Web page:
How Did White Women Aid Former Slaves during and after
the Civil War and What Obstacles Did They Face?

Abstract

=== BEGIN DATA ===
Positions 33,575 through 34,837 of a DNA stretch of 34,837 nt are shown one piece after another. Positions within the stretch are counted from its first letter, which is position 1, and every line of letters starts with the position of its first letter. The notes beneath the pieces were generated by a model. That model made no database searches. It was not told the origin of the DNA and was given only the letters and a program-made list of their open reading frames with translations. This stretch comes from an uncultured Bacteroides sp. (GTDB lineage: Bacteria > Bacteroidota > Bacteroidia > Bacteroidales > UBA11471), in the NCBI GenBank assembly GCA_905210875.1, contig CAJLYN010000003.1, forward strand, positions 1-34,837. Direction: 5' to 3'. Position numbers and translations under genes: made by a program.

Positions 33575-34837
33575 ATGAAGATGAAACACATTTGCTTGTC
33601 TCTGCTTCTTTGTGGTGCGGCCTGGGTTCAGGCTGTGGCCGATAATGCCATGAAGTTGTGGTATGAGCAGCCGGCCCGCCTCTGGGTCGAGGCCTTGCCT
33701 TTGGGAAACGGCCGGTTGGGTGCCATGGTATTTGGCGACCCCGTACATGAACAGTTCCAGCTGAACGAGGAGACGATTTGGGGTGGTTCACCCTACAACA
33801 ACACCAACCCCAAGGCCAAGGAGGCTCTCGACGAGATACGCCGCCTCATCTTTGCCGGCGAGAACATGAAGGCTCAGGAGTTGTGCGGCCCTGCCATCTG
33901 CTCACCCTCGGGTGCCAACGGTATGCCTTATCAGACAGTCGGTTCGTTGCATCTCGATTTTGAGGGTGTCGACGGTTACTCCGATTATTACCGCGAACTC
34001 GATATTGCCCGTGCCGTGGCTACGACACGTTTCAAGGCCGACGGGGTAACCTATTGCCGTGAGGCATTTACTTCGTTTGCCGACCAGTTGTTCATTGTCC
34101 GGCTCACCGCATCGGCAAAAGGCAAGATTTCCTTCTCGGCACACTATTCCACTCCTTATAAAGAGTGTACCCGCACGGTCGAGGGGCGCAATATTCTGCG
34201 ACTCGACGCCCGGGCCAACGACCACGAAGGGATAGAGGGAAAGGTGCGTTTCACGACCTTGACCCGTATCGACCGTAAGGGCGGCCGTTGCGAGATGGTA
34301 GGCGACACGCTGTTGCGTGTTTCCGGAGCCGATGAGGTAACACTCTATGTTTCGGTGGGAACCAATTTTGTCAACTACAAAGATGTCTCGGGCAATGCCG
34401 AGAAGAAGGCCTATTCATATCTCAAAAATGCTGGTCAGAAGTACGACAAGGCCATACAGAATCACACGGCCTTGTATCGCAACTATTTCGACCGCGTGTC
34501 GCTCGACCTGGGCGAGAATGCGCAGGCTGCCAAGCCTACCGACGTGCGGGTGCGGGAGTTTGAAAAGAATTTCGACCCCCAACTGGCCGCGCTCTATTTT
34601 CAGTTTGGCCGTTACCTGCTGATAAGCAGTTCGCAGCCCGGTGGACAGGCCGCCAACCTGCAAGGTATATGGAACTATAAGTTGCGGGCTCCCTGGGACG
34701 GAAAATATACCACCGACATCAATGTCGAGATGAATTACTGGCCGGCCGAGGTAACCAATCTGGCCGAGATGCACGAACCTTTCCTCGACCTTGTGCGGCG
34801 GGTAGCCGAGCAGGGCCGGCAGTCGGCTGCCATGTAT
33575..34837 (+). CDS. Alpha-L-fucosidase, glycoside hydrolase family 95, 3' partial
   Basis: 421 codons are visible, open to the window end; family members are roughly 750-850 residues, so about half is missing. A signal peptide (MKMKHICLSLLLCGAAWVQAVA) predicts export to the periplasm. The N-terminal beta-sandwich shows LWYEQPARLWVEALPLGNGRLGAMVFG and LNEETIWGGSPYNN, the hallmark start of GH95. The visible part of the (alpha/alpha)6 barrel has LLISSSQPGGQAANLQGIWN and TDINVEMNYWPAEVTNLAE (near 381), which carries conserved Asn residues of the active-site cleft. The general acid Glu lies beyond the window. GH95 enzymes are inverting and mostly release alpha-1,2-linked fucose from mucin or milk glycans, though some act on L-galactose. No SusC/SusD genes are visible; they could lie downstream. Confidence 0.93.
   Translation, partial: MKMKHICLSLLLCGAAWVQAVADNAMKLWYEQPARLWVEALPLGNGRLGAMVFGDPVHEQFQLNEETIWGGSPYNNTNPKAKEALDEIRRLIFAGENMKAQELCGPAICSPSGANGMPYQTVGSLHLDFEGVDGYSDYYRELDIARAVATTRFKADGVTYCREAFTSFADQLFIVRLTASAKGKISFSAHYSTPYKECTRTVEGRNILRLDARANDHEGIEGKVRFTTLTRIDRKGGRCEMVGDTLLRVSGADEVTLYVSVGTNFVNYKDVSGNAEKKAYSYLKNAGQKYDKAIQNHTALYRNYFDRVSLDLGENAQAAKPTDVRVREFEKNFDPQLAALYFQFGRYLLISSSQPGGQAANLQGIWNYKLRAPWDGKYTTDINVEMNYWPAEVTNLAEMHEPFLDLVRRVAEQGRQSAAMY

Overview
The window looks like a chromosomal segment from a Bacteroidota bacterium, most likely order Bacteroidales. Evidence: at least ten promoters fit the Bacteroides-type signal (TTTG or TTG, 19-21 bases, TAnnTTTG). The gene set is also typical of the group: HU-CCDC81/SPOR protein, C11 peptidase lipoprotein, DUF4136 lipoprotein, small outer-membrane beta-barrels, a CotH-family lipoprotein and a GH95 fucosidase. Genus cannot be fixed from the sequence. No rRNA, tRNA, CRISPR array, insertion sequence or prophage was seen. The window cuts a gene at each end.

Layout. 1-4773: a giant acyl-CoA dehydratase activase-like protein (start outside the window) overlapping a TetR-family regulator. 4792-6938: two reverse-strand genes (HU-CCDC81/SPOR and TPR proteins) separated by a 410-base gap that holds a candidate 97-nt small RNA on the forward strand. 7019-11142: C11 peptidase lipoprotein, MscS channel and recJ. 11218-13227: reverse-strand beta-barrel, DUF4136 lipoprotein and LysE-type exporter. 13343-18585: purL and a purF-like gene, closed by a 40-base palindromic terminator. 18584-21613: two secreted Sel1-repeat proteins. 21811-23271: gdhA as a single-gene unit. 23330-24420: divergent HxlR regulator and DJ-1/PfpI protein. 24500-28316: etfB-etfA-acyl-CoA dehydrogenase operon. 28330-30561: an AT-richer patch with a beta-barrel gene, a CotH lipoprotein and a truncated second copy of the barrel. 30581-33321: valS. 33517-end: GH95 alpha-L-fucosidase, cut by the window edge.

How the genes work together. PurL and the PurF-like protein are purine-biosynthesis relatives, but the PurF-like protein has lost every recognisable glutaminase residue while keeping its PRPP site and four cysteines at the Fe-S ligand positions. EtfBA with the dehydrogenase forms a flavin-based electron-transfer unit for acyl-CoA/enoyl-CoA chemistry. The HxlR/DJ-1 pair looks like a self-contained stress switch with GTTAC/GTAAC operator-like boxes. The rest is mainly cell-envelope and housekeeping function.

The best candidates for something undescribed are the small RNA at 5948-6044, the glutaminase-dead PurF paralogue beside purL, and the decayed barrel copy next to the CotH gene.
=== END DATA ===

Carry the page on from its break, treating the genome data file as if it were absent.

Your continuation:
During the Civil War, northern White women volunteered to assist freedmen and women and sought to mobilize the Federal Government in support of these efforts. With private assistance and through the Freedmen's Bureau these women taught schools, dispensed charity, ran employment bureaus and assisted migration. This project tells the story of their efforts and the conflicts that arose with male reformers who were concerned that the freedpeople were becoming overly dependent on others. The final section tells the story of one freedmen's school in Virginia that continued in operation into the 1890's.

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